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Animal Stories: Bob The Donkey

...As they passed the shops Bob saw his reflection in the windows. “They’re right’ he thought to himself, ‘just look at my head – it’s huge. And look at my ears. They stick up like that for everyone to laugh at. And my voice! It’s true! It’s horrible! I wish I wasn’t me”...

Bob the donkey does not like the way he looks, but Ernie his owner brings him the most comforting of all messages.

Graham Whitcroft brings us a children's story which will delight readers of all ages.

This is the first in a series of ten stories by Graham. Watch out for further stories in the series.

Bob was a donkey who worked on Blackpool beach with Ernie, his owner.

Every morning Bob awoke a six o’ clock. After his breakfast of oats and hay, Ernie put on his bright red bridle and led him to the beach. They didn’t have to wait long for the children to arrive.

Bob loved the children. He liked to listen to their squeals of delight as they pulled on his reigns, pressed their legs into his side and imagined themselves to be cowboys riding in the Wild West.

Matthew, Rebecca, Jessica and Owen were Bob’s very best friends. He looked forward to their holiday as much as they did. Sometimes they would buy Bob an ice cream, which of course he never refused.

There were, however, some children he didn’t like. These were the boys who often laughed at Bob and said, “Look at those huge ears!” and “What a big head”. Then they’d call him names like “Big head” or “Noddy”. Occasionally, when Ernie wasn’t looking, they’d prod him with a stick, just to make him cry. Then, covering their ears they’d say, “What a voice, what a din, what a noise you make”. Can you imagine how Bob felt?

One day, after such an episode, Ernie led Bob back home for tea. As they passed the shops Bob saw his reflection in the windows. “They’re right’ he thought to himself, ‘just look at my head – it’s huge. And look at my ears. They stick up like that for everyone to laugh at. And my voice! It’s true! It’s horrible! I wish I wasn’t me”.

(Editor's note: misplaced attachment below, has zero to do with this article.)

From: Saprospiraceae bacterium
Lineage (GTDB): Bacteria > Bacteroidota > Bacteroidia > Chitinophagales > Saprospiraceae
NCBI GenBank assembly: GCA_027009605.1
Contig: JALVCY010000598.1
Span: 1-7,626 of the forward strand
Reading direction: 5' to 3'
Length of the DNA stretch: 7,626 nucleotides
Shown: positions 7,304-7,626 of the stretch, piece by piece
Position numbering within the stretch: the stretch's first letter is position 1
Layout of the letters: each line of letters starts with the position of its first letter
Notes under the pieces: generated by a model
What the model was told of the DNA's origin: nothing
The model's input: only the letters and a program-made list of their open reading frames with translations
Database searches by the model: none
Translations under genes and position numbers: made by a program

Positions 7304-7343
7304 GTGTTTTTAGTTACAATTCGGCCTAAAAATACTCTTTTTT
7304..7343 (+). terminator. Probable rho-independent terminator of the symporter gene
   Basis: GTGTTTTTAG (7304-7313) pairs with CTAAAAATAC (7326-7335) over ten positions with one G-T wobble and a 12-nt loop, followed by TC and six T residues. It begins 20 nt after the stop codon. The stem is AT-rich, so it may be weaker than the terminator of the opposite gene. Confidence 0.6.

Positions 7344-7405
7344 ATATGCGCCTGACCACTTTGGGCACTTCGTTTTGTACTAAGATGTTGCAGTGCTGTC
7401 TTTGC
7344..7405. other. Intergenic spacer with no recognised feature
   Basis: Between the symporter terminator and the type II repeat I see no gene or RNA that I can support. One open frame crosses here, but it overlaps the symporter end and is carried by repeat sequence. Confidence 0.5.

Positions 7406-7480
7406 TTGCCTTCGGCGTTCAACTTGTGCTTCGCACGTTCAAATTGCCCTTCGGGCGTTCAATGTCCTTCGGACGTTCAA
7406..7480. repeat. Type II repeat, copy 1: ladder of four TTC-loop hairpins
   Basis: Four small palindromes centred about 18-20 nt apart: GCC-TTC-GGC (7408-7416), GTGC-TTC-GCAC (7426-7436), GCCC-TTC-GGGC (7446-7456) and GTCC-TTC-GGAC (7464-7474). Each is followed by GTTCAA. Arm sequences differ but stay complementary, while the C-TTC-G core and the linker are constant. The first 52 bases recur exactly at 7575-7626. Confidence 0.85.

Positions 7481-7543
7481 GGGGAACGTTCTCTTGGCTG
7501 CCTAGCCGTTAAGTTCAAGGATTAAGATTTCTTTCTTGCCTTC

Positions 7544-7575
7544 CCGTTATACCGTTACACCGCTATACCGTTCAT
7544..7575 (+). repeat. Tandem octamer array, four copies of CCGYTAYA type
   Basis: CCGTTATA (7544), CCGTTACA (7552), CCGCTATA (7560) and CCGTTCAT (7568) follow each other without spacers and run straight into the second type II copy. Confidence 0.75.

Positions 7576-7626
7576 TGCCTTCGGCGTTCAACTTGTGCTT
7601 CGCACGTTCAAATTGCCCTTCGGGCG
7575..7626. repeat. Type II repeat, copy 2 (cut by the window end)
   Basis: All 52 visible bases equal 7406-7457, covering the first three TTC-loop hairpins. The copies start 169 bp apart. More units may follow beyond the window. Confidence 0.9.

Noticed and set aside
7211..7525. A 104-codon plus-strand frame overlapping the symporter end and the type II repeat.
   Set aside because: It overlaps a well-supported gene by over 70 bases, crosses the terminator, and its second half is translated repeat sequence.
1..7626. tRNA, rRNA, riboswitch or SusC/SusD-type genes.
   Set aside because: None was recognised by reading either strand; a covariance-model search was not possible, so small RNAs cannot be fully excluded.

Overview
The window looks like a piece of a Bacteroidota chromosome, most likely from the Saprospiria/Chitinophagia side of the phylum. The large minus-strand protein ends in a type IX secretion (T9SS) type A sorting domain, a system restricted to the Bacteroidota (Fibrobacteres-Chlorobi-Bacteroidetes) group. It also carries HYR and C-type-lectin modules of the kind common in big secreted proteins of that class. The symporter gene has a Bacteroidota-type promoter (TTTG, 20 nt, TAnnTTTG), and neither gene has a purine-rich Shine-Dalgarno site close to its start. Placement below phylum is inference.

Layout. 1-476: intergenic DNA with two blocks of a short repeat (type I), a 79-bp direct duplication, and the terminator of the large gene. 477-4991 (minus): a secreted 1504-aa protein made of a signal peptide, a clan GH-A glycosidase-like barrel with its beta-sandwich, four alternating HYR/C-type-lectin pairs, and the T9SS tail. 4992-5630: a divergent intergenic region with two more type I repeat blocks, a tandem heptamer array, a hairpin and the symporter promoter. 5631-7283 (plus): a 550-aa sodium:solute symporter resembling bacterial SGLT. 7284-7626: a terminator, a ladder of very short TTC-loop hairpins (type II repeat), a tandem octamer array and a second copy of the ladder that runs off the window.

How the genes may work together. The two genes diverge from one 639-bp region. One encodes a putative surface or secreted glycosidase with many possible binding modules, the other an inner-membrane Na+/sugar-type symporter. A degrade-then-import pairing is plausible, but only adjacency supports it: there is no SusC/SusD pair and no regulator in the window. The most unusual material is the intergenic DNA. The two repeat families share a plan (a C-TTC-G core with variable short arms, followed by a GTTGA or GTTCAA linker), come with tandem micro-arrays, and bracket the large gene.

Bob couldn’t wait to get back to his stable. When his tea came – carrots, cabbage and hay, he just stood, looked, and decided he wasn’t hungry. When Ernie brought some fresh straw he noticed Bob’s tea, still lying there. He gave Bob a sideways glance but didn’t say anything.

The next morning when Ernie opened the stable door, he saw that the food was still there, unwanted and uneaten. He walked over to Bob. “What’s wrong old fella?” he asked, “Off your food? It’s not like you. Have I got to get the vet or is something on your mind – you can tell me.” As Ernie knelt beside Bob, the donkey started to cry. “Come on lad, you can tell me”.

Bob waited patiently until at last, Bob said, “It’s my head – and my ears.”

“Oh, then I do need to get the vet”, said Ernie as he started to get back on his feet.

“Oh no’ said Bob, eager that their little talk should continue, ‘I’m not poorly, just sad. You see, my head is so big, my ears are so huge and my voice sounds so silly to human ears. I’m just not good enough, a good for nothing donkey”.

Ernie remembered the afternoon of the day before and the cruel way in which those boys had teased Bob.

“Let me tell you something” said Ernie, and he settled down in the warm straw with his arm around Bob’s neck. “There was once a man who needed to travel from the village of Bethany to the city of Jerusalem so he looked around for the best form of transport. There weren’t any noisy, smelly vehicles in those days, just animals. He considered a camel but decided that wouldn’t do. There was the horse but despite its handsome features and strong muscles, he decided that the horse wasn’t suitable either. And then he saw a donkey, with its big head and sticking up ears, its funny voice and stubborn nature and he thought, “That will do”. So with hundreds of people lining the route and shouting his praises, he rode the donkey into Jerusalem”.

Do you know who that was?” continued Ernie.

“No” said Bob quietly.

“Well, I’ll tell you. That was Jesus, the Son of God himself. And just to show that he thinks you donkeys are very important animals, he put his special mark on the back of every donkey. You can’t turn your head enough to see Bob, but it’s there. Hang on for a minute and I’ll show you”.

After one or two journeys into his house, Ernie brought three mirrors and positioned them at different angles until Bob saw his back for the first time in his life.

“What do you see?” asked Ernie.

Bob stared in amazement. “Why, it’s a cross” he said.

“It is lad, and the good Lord put it there to remind you and everybody else, just how important you are. Don’t ever forget that, and don’t let me hear you say again that you are no good”.

After Ernie had removed the mirrors from the stable, he left, giving Bob some time on his own.

Half an hour passed. Bob decided he was hungry after all and finished up his tea of the night before, then, he stood in the yard and waited. “Oh, you’re ready,’ said Ernie as he appeared in the yard, ‘just as well too. We’re half an hour late today and we don’t want to disappoint the children do we?”

No more was said.

On his way to the beach Bob saw one of those boys who had taunted him so badly the night before. The boy was on his own now and too cowardly to repeat the cruel words that still rang in Bob’s ears. But Bob walked on. He held his head in the air, smiled to himself and said “I’m special I am”.

Bob enjoyed his day on the beach even more than ever.


Luke 19: 28 to 38; 1 Corinthians 1:26 to 28


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